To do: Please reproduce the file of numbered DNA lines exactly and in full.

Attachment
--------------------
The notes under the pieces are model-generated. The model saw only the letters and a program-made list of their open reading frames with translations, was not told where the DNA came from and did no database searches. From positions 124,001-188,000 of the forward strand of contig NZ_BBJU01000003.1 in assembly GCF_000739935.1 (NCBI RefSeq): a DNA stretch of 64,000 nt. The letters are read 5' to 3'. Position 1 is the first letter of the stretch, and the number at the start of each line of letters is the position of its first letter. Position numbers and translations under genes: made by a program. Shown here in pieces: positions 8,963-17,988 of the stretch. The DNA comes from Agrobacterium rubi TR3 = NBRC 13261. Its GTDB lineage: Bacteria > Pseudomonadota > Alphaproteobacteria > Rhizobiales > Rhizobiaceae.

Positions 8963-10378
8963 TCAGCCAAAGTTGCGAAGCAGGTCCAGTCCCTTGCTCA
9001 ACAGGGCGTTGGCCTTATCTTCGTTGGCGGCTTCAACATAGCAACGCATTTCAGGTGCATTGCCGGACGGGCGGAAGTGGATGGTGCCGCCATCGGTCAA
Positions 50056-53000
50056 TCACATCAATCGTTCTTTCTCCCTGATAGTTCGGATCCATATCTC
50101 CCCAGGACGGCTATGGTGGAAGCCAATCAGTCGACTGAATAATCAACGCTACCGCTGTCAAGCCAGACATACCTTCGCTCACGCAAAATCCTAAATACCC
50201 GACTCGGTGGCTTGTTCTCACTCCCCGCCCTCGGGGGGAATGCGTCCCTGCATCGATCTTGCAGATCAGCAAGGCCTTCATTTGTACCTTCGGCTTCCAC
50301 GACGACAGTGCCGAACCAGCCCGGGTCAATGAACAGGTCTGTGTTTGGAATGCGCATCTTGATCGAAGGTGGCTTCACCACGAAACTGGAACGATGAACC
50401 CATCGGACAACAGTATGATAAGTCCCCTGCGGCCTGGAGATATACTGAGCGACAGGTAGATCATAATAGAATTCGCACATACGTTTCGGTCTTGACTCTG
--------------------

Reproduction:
The notes under the pieces are model-generated. The model saw only the letters and a program-made list of their open reading frames with translations, was not told where the DNA came from and did no database searches. From positions 124,001-188,000 of the forward strand of contig NZ_BBJU01000003.1 in assembly GCF_000739935.1 (NCBI RefSeq): a DNA stretch of 64,000 nt. The letters are read 5' to 3'. Position 1 is the first letter of the stretch, and the number at the start of each line of letters is the position of its first letter. Position numbers and translations under genes: made by a program. Shown here in pieces: positions 8,963-17,988 of the stretch. The DNA comes from Agrobacterium rubi TR3 = NBRC 13261. Its GTDB lineage: Bacteria > Pseudomonadota > Alphaproteobacteria > Rhizobiales > Rhizobiaceae.

Positions 8963-10378
8963 TCAGCCAAAGTTGCGAAGCAGGTCCAGTCCCTTGCTCA
9001 ACAGGGCGTTGGCCTTATCTTCGTTGGCGGCTTCAACATAGCAACGCATTTCAGGTGCATTGCCGGACGGGCGGAAGTGGATGGTGCCGCCATCGGTCAA
Positions 50056-53000
50056 TCACATCAATCGTTCTTTCTCCCTGATAGTTCGGATCCATATCTC
50101 CCCAGGACGGCTATGGTGGAAGCCAATCAGTCGACTGAATAATCAACGCTACCGCTGTCAAGCCAGACATACCTTCGCTCACGCAAAATCCTAAATACCC
50201 GACTCGGTGGCTTGTTCTCACTCCCCGCCCTCGGGGGGAATGCGTCCCTGCATCGATCTTGCAGATCAGCAAGGCCTTCATTTGTACCTTCGGCTTCCAC
50301 GACGACAGTGCCGAACCAGCCCGGGTCAATGAACAGGTCTGTGTTTGGAATGCGCATCTTGATCGAAGGTGGCTTCACCACGAAACTGGAACGATGAACC
50401 CATCGGACAACAGTATGATAAGTCCCCTGCGGCCTGGAGATATACTGAGCGACAGGTAGATCATAATAGAATTCGCACATACGTTTCGGTCTTGACTCTG